Grilled Pizza

And summer is upon us, the season of cooking, grilling and bar-b-que. As I am tending to shy away from large blocks of animal proteins on a regular basis, I find myself looking to some more unusual meals on the grill.

Breads, flatbreads in general and pizza in specific are the first thing to come to mind. There are a number of pizza specific cooking devices on the market, but I am looking for something more general in tasking.

Madam Badwolf and I spent several months researching grills, what we have found is that the number of BUT’s per square cooking surface inch varies wildly. In a general statement, most grill burners will generate 10,000 per burner, with some specialty “Sear burners” generating 15,000. If one sums up the number of BTU’s and divides by the number of square inches of cooking area, one find a GENERAL idea of the available heat to perform the cooking function.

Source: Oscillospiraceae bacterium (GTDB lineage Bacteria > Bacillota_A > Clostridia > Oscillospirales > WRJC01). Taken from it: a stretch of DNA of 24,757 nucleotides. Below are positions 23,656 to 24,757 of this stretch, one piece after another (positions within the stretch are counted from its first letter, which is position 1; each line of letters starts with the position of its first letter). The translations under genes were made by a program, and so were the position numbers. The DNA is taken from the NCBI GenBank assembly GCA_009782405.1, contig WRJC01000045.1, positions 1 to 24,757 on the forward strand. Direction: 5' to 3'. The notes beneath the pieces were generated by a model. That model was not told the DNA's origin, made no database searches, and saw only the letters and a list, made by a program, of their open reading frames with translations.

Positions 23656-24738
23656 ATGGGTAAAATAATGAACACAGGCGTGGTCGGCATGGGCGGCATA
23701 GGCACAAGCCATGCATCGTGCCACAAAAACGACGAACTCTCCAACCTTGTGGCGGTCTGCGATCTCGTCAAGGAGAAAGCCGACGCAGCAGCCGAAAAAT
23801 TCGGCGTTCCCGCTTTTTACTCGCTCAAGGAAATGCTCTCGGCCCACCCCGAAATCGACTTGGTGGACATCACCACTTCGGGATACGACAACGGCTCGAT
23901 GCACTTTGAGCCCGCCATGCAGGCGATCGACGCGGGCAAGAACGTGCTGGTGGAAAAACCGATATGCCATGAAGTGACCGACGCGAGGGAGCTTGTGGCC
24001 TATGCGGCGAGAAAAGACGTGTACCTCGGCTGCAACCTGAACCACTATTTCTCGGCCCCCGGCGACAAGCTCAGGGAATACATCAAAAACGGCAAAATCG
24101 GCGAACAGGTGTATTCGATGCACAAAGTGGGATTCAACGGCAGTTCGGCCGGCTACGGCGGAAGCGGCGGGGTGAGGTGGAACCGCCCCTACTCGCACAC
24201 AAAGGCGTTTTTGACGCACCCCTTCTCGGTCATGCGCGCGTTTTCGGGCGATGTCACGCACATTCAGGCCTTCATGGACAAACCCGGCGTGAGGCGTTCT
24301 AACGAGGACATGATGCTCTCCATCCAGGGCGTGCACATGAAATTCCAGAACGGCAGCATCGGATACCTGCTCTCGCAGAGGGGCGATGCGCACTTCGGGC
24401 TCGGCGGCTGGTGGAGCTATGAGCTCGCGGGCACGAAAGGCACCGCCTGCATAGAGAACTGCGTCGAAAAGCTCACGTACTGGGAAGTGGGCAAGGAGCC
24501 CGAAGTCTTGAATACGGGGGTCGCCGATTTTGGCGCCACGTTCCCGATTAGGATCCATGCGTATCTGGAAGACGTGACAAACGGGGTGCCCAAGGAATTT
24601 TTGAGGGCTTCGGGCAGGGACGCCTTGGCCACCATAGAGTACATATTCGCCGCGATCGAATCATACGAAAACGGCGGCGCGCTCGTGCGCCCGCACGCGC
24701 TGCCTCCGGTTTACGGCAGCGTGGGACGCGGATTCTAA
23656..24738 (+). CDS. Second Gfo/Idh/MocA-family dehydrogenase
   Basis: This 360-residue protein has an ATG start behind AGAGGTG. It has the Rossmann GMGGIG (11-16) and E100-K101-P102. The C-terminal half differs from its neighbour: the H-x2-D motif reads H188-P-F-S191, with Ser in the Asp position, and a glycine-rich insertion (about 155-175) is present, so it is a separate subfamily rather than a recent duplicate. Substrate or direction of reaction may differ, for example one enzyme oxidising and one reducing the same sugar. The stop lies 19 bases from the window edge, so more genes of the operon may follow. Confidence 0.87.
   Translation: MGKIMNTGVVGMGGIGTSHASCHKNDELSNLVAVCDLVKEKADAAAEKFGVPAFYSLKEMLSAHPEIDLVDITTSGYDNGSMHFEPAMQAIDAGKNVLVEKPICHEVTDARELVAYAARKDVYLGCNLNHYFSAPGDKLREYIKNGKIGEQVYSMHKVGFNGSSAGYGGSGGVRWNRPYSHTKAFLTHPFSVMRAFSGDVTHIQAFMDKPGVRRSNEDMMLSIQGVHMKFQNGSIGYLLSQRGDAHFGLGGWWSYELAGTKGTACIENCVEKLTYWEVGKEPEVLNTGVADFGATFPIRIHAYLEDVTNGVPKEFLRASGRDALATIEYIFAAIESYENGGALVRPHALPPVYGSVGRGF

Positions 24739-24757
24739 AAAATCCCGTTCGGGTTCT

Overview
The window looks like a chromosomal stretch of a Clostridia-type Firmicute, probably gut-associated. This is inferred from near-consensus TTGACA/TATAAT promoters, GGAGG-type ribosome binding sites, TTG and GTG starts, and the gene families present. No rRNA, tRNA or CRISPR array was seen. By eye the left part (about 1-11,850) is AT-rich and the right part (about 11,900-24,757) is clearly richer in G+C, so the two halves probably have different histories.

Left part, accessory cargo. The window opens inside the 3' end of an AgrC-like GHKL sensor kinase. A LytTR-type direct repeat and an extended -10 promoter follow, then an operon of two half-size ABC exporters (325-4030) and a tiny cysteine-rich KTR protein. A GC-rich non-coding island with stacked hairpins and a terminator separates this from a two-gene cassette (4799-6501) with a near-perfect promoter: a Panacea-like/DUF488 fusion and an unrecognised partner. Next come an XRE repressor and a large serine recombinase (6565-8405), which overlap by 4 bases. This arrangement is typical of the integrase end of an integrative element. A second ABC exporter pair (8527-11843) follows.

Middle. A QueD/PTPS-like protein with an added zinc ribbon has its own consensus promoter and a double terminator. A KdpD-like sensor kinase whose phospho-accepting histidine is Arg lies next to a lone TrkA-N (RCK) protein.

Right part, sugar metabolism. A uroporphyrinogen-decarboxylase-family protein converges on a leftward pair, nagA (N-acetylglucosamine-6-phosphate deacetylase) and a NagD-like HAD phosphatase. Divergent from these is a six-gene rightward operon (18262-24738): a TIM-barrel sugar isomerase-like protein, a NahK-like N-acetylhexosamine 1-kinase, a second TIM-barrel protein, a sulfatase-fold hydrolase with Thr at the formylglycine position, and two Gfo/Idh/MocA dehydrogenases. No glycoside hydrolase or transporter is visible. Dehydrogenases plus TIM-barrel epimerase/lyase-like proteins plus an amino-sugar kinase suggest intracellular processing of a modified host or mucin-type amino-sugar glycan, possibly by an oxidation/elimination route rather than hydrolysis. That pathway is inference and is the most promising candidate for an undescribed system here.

In MY SPECIFIC instance, I have 6 burners at 10K and one sear burner at 15K, my cooking area (the area on the main grates) is 550 square inches, so I have approx 110 BTU’s per square inch. Some of the grills we examined we as low as 40. I have found that anything less than 60 BTU’s per square inch does not perform well for must grilling functions, must less acting as a “Pizza Oven.”

I use the main burners for most cooking functions and only use the sear function in pre-heat mode.

As for a baking stone, this is all about how much heat I can pump into the stone and how much it will retain, very similar to a cast-iron skillet. One can use a traditional stone to use a cast iron grill pan or use steel. My specific steel is 1/2″, with a weight of 22 lbs, and covers approx 300 square inches of cooking surface. In general, I am looking for a crisp crust with a bit of char.